In today’s highly competitive entrepreneurial market, the gender disbalance is still starkly evident. While more and more women are stepping out of their professional journeys and stepping into a business venture, the success and support they find remains highly disproportionate. A new finding suggests that owing to the skewed dynamics of perception, this can, in part, be attributed to women entrepreneurs’ struggles with ‘bragging.’
Self-Promotion Gap was a study of women’s fears of self-promotion, commissioned by Mighty Forces, Southpaw Insights, Upstream Analysis, and Grey Horse Communications. Following the sixth edition of Women’s Entrepreneurship Day, it showed that as much as 69% of women downplay or avoid talking about their achievements, despite a majority of them (83%) being inspired by those of other women.
This gap seems to grow even wider with age, with older women being 20% more likely to attempt to blend in with others, than highlight their strengths and successes. This is particularly worrisome, as it indicates that experienced women, who have advanced greatly in their careers, and possibly have countless achievements, are least likely to want to discuss them.
In the field of entrepreneurship, this can be a death knell for women, as most early-stage investors make their decisions based on the founder, rather than the idea or the product. Hence, the more flamboyant and impressive a founder is, the higher their chances to secure more funding. As a result, most male-owned businesses continue to receive 23 times more VC funding than the national average, despite 1.5 times more women-led businesses being established today.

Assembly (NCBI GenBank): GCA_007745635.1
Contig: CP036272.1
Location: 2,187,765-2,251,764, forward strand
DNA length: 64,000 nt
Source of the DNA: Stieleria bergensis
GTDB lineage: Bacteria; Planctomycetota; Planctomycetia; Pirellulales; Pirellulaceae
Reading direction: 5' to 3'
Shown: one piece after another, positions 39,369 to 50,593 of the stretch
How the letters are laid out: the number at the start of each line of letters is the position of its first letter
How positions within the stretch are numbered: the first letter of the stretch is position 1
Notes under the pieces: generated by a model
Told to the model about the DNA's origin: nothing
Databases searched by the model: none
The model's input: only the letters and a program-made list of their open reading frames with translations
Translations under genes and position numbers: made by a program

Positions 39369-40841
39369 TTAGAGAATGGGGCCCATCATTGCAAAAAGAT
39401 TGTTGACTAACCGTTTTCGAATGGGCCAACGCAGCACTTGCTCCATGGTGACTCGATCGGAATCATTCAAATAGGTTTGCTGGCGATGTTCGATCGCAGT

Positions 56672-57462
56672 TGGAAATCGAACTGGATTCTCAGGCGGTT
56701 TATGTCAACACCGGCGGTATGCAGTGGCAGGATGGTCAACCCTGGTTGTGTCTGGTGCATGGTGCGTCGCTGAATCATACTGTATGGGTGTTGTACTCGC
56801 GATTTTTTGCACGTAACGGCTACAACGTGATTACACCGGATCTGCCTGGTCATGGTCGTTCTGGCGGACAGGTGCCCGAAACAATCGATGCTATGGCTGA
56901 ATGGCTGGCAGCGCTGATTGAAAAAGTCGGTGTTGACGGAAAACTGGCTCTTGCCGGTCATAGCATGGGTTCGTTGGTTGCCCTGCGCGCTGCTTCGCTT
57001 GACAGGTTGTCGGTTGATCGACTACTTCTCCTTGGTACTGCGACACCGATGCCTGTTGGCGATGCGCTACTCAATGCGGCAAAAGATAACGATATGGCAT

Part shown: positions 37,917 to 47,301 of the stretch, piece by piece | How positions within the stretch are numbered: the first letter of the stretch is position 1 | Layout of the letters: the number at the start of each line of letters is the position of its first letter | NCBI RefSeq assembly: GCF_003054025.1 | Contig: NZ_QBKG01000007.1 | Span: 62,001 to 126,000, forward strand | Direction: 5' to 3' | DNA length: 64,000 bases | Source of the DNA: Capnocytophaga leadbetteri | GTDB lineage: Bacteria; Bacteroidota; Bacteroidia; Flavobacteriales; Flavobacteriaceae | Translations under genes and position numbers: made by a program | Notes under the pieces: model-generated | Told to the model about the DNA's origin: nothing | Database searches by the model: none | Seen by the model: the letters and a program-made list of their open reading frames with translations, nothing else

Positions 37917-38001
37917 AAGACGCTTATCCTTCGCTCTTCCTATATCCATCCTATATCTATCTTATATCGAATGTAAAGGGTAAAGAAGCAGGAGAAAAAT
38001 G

However, the silver lining to this is that the trend is gradually starting to shift, especially when it comes to younger women, in the bracket of 18-34 years of age. The survey states that these women are 34% more likely to be comfortable speaking about their achievements and wanting to stand out, as compared to older women (17%).
Research also shows that both men and women enjoy hearing women speak about their achievements, with 57% of men older than 55 years of age being inspired by women who stand up for themselves. The same is true for 47% of older women, 42% of younger men, and 41% of younger women.
This presents a comparatively brighter future for the latest generation of women entrepreneurs, who are gradually but steadily rising above the set standards and reclaiming their space in the global business world.